Improving Open Web Architectures
TCD-CS-2000-44.pdf (PDF) 688.6Kb
When people use the Internet today, they use their browsers to connect to a web server located anywhere in the world and download a specified page that they have requested. Unless this page contains a Form, CGI-Script, Java Script or a Java Applet (providing of course the user's browser supports Java), there is no other way the user can interact with the web page. Even with this interaction, the user is still physically unable to edit the page itself so the source HTML code for the page can never be edited remotely. Jiki is an open web architecture that will allow anyone to edit pages freely on the web. The system is written as a set of distributed Java components that communicate with HTTP. Although Jiki offers an adequate solution for editing in a permissive environment, its lack of security (users can edit web-pages and manipulate them freely without any restrictions or version control) means that they can place not only text, but also images, sounds and perhaps scripts that may not be desired by the "owner" of the page. The objective of this dissertation is to add authenticity and trust to Jiki. This involves designing, developing and integrating a security framework into the Jiki architecture.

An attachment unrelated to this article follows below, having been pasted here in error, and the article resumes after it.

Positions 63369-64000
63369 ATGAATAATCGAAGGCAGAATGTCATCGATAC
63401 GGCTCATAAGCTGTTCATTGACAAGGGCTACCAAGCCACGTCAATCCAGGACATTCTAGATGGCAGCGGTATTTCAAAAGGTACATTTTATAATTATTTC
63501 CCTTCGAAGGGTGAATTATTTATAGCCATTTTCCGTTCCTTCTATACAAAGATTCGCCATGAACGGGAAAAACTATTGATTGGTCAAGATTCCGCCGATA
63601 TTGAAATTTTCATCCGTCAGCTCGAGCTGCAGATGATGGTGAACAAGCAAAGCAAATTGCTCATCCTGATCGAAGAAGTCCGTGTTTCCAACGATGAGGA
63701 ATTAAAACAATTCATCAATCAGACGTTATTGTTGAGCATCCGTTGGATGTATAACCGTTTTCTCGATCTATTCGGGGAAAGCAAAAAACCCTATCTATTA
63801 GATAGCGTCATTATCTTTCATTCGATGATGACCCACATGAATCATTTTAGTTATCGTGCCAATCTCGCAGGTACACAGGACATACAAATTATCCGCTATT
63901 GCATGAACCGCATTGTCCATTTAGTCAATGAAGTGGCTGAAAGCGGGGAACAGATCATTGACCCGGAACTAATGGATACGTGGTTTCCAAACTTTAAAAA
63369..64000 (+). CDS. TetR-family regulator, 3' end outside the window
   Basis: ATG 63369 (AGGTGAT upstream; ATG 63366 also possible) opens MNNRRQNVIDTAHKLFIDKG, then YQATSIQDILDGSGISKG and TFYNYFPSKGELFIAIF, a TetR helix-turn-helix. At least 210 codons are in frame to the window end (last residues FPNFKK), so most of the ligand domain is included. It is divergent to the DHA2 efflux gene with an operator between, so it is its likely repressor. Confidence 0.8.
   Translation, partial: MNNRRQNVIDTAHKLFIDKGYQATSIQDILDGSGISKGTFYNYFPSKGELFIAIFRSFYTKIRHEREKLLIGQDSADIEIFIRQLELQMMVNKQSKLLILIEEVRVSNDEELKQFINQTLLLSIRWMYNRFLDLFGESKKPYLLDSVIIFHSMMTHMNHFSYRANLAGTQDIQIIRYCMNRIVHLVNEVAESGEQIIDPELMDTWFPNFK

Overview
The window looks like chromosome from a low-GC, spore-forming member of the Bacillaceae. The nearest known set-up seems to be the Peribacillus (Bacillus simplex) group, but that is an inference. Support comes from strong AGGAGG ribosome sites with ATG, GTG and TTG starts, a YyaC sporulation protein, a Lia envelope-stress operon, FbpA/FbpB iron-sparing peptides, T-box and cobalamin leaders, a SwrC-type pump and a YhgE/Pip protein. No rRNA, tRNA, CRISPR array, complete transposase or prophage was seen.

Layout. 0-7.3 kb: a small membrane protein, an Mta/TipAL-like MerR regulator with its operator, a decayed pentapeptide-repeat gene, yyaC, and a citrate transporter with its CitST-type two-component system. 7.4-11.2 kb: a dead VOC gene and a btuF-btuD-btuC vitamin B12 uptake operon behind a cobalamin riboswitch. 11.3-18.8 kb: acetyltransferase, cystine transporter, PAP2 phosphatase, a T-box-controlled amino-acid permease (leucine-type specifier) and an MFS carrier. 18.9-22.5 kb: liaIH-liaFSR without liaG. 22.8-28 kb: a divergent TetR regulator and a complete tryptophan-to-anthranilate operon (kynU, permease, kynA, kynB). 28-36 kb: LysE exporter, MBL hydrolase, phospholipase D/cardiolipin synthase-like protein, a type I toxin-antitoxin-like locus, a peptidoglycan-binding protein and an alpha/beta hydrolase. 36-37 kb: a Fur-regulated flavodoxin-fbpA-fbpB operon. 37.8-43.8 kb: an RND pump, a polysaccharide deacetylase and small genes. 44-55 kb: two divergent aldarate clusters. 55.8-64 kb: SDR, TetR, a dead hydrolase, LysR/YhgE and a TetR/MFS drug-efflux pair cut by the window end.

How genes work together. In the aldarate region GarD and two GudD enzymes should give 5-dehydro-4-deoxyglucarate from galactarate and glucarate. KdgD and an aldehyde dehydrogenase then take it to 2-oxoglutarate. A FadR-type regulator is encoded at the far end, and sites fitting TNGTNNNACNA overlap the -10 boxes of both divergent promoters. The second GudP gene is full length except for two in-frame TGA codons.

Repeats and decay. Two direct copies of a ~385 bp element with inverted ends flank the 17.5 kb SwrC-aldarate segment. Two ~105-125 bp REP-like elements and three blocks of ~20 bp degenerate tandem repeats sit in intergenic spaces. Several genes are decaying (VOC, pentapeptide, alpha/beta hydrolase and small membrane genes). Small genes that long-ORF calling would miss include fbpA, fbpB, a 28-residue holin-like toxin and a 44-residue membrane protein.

Author: Collins, Michael
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